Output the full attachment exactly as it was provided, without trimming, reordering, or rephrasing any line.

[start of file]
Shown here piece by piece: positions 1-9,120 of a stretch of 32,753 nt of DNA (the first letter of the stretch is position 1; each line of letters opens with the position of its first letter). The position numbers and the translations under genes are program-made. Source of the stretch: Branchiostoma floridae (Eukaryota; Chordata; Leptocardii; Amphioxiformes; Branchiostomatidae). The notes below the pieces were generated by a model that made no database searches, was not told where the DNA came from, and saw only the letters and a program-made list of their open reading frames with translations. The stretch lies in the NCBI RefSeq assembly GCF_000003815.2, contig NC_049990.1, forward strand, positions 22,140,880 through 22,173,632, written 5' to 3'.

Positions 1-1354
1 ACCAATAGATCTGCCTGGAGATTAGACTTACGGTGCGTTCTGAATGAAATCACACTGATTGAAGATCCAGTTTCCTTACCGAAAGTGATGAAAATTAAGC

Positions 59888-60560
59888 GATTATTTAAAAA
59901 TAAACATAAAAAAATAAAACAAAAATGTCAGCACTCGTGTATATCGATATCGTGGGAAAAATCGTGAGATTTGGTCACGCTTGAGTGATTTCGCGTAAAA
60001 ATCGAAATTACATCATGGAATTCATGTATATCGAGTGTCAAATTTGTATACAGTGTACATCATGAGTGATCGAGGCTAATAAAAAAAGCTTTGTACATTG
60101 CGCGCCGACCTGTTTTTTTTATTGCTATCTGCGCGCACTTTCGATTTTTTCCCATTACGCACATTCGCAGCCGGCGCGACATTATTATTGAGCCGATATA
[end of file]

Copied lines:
Shown here piece by piece: positions 1-9,120 of a stretch of 32,753 nt of DNA (the first letter of the stretch is position 1; each line of letters opens with the position of its first letter). The position numbers and the translations under genes are program-made. Source of the stretch: Branchiostoma floridae (Eukaryota; Chordata; Leptocardii; Amphioxiformes; Branchiostomatidae). The notes below the pieces were generated by a model that made no database searches, was not told where the DNA came from, and saw only the letters and a program-made list of their open reading frames with translations. The stretch lies in the NCBI RefSeq assembly GCF_000003815.2, contig NC_049990.1, forward strand, positions 22,140,880 through 22,173,632, written 5' to 3'.

Positions 1-1354
1 ACCAATAGATCTGCCTGGAGATTAGACTTACGGTGCGTTCTGAATGAAATCACACTGATTGAAGATCCAGTTTCCTTACCGAAAGTGATGAAAATTAAGC

Positions 59888-60560
59888 GATTATTTAAAAA
59901 TAAACATAAAAAAATAAAACAAAAATGTCAGCACTCGTGTATATCGATATCGTGGGAAAAATCGTGAGATTTGGTCACGCTTGAGTGATTTCGCGTAAAA
60001 ATCGAAATTACATCATGGAATTCATGTATATCGAGTGTCAAATTTGTATACAGTGTACATCATGAGTGATCGAGGCTAATAAAAAAAGCTTTGTACATTG
60101 CGCGCCGACCTGTTTTTTTTATTGCTATCTGCGCGCACTTTCGATTTTTTCCCATTACGCACATTCGCAGCCGGCGCGACATTATTATTGAGCCGATATA